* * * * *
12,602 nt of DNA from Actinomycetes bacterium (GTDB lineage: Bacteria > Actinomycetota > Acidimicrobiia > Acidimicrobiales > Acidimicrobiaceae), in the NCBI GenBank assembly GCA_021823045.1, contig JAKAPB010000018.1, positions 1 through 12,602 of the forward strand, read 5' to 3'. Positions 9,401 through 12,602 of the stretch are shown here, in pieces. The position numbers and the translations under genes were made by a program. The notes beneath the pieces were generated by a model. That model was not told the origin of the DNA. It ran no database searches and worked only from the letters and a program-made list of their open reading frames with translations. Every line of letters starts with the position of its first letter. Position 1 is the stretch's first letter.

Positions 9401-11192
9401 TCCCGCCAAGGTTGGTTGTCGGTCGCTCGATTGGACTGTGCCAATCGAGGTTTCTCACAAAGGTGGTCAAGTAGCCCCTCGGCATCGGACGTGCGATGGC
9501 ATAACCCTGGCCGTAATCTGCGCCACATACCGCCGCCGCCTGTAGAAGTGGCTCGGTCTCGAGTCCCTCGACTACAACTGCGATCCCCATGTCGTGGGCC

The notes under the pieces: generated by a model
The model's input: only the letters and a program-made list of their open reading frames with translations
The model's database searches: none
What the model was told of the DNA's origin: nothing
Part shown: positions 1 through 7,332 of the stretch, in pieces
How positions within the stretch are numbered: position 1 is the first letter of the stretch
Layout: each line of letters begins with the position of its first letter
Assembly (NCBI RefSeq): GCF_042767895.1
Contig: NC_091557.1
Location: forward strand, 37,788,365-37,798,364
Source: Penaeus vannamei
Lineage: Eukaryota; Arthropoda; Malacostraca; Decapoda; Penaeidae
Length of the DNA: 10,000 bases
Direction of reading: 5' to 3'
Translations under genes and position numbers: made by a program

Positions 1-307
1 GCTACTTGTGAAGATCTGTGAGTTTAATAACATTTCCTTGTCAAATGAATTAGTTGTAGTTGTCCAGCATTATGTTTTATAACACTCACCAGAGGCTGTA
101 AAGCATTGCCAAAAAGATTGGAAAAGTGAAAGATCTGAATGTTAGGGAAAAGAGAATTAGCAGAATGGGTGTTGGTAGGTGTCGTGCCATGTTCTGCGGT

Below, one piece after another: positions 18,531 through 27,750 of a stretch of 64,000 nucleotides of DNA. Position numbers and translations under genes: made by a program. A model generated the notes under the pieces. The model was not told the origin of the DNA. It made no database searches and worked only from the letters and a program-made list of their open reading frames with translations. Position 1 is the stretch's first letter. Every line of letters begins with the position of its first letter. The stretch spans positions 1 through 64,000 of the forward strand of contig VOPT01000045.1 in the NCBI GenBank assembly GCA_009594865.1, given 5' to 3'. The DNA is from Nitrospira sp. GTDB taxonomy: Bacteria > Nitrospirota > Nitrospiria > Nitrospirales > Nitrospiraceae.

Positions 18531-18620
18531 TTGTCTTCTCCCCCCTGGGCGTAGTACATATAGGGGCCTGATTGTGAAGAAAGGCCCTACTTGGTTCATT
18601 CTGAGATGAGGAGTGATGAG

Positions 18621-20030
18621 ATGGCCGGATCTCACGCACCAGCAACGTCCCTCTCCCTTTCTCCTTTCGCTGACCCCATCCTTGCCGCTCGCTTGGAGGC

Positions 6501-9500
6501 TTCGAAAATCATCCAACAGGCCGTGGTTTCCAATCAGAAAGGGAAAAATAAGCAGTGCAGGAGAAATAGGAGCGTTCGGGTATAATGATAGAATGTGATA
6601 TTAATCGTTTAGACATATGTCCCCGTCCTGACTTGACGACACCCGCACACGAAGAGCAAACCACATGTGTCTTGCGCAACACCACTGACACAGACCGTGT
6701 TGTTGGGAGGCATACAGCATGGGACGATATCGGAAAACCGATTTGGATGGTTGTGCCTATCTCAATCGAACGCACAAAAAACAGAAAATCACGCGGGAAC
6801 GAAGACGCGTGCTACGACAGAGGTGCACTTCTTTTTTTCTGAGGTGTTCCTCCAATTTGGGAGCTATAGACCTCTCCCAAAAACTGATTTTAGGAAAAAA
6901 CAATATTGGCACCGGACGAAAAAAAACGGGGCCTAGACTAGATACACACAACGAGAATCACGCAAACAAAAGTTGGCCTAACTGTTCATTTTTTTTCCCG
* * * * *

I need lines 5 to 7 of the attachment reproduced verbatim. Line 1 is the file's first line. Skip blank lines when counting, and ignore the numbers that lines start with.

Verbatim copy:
The notes under the pieces: generated by a model
The model's input: only the letters and a program-made list of their open reading frames with translations
The model's database searches: none